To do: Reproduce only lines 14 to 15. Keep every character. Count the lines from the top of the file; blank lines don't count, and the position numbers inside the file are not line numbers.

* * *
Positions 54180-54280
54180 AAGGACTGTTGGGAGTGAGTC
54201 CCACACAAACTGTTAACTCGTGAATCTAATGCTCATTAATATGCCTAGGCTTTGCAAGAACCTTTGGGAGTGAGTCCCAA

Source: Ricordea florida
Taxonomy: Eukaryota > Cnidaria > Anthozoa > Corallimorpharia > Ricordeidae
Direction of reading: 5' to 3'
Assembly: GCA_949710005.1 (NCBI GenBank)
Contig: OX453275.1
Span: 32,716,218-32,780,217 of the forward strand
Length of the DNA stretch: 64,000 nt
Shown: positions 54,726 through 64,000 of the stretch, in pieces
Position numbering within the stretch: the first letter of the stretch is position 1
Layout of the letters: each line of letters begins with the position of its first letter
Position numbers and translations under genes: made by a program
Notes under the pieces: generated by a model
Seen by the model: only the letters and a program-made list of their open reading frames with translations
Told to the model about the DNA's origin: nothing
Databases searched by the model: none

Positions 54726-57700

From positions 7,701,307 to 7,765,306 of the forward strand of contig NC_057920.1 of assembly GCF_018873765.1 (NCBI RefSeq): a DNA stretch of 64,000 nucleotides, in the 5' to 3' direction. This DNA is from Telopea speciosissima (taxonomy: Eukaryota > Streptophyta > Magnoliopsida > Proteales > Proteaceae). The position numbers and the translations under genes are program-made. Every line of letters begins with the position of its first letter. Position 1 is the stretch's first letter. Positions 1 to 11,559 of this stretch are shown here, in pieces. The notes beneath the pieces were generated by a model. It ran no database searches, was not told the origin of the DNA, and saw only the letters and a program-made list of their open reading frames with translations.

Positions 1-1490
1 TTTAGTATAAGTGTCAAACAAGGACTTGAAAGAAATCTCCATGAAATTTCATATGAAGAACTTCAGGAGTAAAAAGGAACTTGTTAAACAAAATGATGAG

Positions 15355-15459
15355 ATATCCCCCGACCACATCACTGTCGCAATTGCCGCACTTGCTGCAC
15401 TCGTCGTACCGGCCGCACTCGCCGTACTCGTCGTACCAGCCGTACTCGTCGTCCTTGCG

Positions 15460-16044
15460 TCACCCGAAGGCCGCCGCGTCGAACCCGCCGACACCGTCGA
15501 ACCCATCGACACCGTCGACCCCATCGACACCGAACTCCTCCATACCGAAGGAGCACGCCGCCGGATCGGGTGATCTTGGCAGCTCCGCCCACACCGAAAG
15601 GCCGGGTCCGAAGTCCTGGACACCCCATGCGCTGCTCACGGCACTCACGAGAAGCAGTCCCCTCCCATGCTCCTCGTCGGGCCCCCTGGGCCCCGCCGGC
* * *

Position numbers and translations under genes: made by a program
Notes under the pieces: generated by a model